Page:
Join C. Michael Patton, Tim Kimberley, Sam Storms and J.J. Seid as they discuss issues surrounding spiritual gifts.


C Michael Patton
C Michael Patton

C. Michael Patton is the primary contributor to the Parchment and Pen/Credo House Blog. He has been in ministry for nearly twenty years as a pastor, author, speaker, and blogger. Th.M. Dallas Theological Seminary (2001), president of Credo House Ministries and Credo Courses, author of Now that I'm a Christian (Crossway, 2014) Increase My Faith (Credo House, 2011), and The Theology Program (Reclaiming the Mind Ministries, 2001-2006), host of Theology Unplugged, and primary blogger here at Parchment and Pen. But, most importantly, husband to a beautiful wife and father to four awesome children. Michael is available for speaking engagements. Find him everywhere: Find him everywhere

    6 replies to "Theology Unplugged: Why I Am/Not Charismatic, Part 17"

    • jonathan

      Me and my wife eagerly look forward to the new podcast every week!!!

    • Jeff Ayers

      It is time for CMP and Sam to take all their salient points and arguments made to date; and then summarize them into a single length post!!!

    • Jonathan

      CMP had a good point, I don’t hear any convincing argument for the normative case in Sam’s line of reasoning.

      It’s quite obvious that verses like 1 Cor. 14:1 are merely regulative, not normative. They were not praying God to grant them the gift of prophecy in the absolute sense – they already had the gifts, just like people in Acts.

      2 questions:

      Sam says that you simply need to believe that gifts have continued, pray for it and expect it.

      What then about former charismatics who genuinely believed that the gifts had continued, sincerely prayed and pursue the gifts for years and never received anything? Why would God withhold it from them if it is supposed to be normative/normal?

      If it is normative, why are 99.99% of charismatic churches filled with blatant counterfeits? These people are all practicing continuationists, and yet God doesn’t seem to grant them genuine gifts – there’s something highly illogical there.

      Why would their mind feel the need to create some counterfeits if genuine gifts are so easily available to everyone who believes?

    • Richard Klaus


      You wrote:

      “If it is normative, why are 99.99% of charismatic churches filled with blatant counterfeits?”

      Really? Isn’t this rhetoric a bit careless? How would you even begin to justify such an assertion? Have you been to or read reports of every charismatic church–in the world?

      Such recklessness in argumentation makes it difficult to take your points seriously.

    • Jonathan

      Ok, this is an overstatement, but I think you know what I mean by that…

    • Richard Klaus

      I finally was able to listen to this TUP–another great episode. I think the fact that there was some genuine disagreement and a little “heat” (with love!) actually drew out some important points of distinction.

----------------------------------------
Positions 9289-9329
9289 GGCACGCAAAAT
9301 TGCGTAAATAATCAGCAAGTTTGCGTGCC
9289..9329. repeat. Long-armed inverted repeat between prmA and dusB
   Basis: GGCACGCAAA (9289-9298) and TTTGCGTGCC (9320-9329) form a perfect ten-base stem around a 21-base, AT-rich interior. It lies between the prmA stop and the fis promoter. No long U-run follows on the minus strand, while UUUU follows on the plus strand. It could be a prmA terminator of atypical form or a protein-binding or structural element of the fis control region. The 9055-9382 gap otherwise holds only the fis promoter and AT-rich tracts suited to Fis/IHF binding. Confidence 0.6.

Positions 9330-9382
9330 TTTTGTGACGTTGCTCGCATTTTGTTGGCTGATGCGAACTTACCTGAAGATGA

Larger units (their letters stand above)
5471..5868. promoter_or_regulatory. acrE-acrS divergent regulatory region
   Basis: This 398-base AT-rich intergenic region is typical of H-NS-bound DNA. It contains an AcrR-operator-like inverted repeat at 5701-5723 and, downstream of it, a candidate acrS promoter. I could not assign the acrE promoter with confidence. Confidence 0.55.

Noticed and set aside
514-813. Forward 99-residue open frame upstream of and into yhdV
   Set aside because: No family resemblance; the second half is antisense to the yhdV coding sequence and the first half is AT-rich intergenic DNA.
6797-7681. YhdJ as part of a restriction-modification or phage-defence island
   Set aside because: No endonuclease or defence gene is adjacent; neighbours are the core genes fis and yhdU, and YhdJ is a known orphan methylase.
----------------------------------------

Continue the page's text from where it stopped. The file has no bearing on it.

For Michael the issue is one of seeing church history (on this issue) through the lens of Acts 2, 10, and 19. People don’t need to “ask for it” because “God was just doing it.” (Interesting aside: in this Michael is arguing more like a classical Pentecostal since these are the same texts used to argue for their doctrine of subsequence of Spirit baptism!) For Sam 1 Cor. 12-14 is the paradigm and people need to seek for the various giftings. This is a helpful disagreement to be aware of because it influences how we interpret church history. Furthermore, it plays a part in how to assess Michael’s claims to be currently seeking the gifts. Michael seems to be waiting for the “majestic and amazing” to suddenly happen to him. This came out earlier in his post from Sept. 13, 2011 “My Amazing Feeling from the Lord This Morning.”
      In my comment #45 I challenged him on his notion of “methodological naturalism”:

      ” Are you saying that your default epistemic setting is “methodological naturalism?” If that is the case then this gets to the crux of the issue. It also explains why you continue to quest for the “thunder and fire” from God if you’re going to believe in an impression. You have raised up certain standards for an interactive relationship with God that may include an emotional component in answer to prayer. This are standards of the OT prophets–you want to see the “fire fall from heaven” or, at least, something that is so closed to any other explanation that it must be incapable of any other explanation. You will have to wrestle with whether you are using Scriptural standards here. Is “methodological naturalism” a standard you find in the Word of God?”

      There may be at least two items which preclude Michael from genuine seeking in his own life and in seeing the phenomena in church history. (1) The epistemic standard of “methodological naturalism” and (2) the standard that only the “big and amazing” counts as genuine gifting. Here an analogy may be helpful. Michael wants the light switch that is either on or off. Whereas others are comfortable with a dimmer switch in which even lower level intensity manifestations are to be seen as in line with the giftings we see in Scripture.

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